You can call it houses or chambers of a parliament, or Senate and the House of Represenative (that's the official name of the U.S. Congress), but the idea still the same--to make bureaucrats less powerful and to subject them to more control. This is one of the ideas that formed the U.S. government structure, and it's a powerful one. Not to say that our system is perfect, but I do believe that the basic structure we have is better than that of the parliamentary system, as it provides for more stability and better accountability.Originally Posted by Womble
Democratic? Yes. But to what degree? I think that if the electorate is kept out of the loop on such decisions, it is dangerously close to authocracy. My argument in this case is not so much to what Sharon does or does not do, but the failure and fragility of the general structure of the government. The question of the referendum really raises another, and really more important question: does the opinion of the citizenry count?It seems to me that we arrive to different conclusions from the same place. I also believe that public vote should determine the general direction, and I also take into account many small issues when I vote. However, once my candidate is elected, I prefer judging him by the results at the end of his term rather than kick him out the moment he does something that is not to my liking. (Unless of course this candidate commits a crime incompatible with public service. If Sharon was convicted of corruption, I'd be the first to demand that he stands down). If his results are unsatisfactory, he isn't getting my vote anymore. Ever. Even as a lesser of two evils. Is that not democratic?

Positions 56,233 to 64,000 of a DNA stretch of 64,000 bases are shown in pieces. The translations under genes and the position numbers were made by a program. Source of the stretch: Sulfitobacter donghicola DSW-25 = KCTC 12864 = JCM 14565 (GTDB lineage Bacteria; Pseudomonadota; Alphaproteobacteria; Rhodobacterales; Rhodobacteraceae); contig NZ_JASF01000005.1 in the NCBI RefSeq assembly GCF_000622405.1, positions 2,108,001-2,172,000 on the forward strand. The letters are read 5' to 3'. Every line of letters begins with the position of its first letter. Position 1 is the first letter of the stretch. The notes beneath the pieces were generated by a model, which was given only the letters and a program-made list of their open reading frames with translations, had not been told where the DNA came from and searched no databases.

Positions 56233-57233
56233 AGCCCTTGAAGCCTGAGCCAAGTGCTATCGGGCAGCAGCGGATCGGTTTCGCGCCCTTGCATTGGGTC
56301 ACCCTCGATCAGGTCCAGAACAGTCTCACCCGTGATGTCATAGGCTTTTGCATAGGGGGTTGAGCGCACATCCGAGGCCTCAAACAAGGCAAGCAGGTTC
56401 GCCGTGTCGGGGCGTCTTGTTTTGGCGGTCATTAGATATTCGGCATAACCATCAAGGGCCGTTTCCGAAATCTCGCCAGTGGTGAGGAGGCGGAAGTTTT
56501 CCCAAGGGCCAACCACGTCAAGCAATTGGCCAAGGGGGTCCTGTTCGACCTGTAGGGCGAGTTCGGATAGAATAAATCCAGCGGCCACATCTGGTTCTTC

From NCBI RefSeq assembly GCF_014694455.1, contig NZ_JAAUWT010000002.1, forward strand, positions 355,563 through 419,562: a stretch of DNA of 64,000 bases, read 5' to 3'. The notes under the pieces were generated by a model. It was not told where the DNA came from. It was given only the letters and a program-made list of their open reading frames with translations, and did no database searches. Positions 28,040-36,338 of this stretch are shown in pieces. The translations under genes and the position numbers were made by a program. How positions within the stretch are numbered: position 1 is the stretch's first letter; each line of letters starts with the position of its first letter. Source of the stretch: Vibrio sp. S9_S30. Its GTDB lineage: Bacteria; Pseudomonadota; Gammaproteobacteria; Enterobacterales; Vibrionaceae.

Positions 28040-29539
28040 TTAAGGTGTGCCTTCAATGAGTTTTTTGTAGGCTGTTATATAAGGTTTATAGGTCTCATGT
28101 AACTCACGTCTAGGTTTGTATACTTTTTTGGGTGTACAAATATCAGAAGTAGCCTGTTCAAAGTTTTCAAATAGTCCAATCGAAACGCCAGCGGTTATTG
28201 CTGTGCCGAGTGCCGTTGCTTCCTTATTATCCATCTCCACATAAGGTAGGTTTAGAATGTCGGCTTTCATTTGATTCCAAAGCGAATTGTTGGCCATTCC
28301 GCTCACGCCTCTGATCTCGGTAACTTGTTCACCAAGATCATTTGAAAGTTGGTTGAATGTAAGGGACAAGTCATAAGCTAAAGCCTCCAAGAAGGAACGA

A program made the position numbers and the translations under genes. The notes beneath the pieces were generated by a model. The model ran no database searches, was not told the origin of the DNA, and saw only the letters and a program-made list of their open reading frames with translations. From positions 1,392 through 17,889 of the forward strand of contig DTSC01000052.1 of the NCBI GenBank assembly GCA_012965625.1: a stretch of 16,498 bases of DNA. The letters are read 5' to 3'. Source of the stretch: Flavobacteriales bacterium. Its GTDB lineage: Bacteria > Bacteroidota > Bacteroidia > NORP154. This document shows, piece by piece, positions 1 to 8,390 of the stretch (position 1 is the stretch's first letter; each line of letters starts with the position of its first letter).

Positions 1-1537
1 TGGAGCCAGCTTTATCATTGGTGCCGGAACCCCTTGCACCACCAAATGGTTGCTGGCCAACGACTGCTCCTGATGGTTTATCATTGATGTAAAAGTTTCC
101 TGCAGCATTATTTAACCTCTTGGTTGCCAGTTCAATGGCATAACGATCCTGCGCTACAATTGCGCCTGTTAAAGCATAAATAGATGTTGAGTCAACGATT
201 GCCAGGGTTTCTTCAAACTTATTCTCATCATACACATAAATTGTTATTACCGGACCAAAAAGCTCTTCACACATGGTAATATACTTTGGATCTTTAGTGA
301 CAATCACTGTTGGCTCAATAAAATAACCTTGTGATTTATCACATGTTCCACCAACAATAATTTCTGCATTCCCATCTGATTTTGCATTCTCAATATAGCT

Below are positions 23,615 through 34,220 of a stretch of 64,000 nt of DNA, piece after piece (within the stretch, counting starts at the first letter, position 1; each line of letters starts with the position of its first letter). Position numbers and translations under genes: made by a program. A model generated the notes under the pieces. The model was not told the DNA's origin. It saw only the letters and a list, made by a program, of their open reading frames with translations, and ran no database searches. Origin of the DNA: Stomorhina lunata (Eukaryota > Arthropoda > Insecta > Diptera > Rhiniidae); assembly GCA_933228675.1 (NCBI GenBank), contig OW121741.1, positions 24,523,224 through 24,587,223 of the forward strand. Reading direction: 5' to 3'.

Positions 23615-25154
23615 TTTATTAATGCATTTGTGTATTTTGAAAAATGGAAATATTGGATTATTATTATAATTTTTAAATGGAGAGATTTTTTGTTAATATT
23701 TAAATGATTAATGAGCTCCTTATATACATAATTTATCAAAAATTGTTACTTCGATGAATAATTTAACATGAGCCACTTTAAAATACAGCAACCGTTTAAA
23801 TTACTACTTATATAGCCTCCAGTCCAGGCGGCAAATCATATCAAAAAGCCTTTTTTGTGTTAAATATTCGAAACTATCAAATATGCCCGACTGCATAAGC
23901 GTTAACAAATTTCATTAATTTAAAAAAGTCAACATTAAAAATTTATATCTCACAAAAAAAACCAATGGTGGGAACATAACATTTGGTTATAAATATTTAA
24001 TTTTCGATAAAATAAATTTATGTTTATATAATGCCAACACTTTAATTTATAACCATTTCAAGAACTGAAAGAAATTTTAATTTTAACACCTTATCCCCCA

In my country I know that it does. I could argue that there is no need for a popular vote on whether the city of Los Angeles should borrow money for beach clean-up. It is easy to make a case that this could be left to experts and professionals. And that's just a relatively simple issue. There is no question that far more complex issues would be voted upon as well.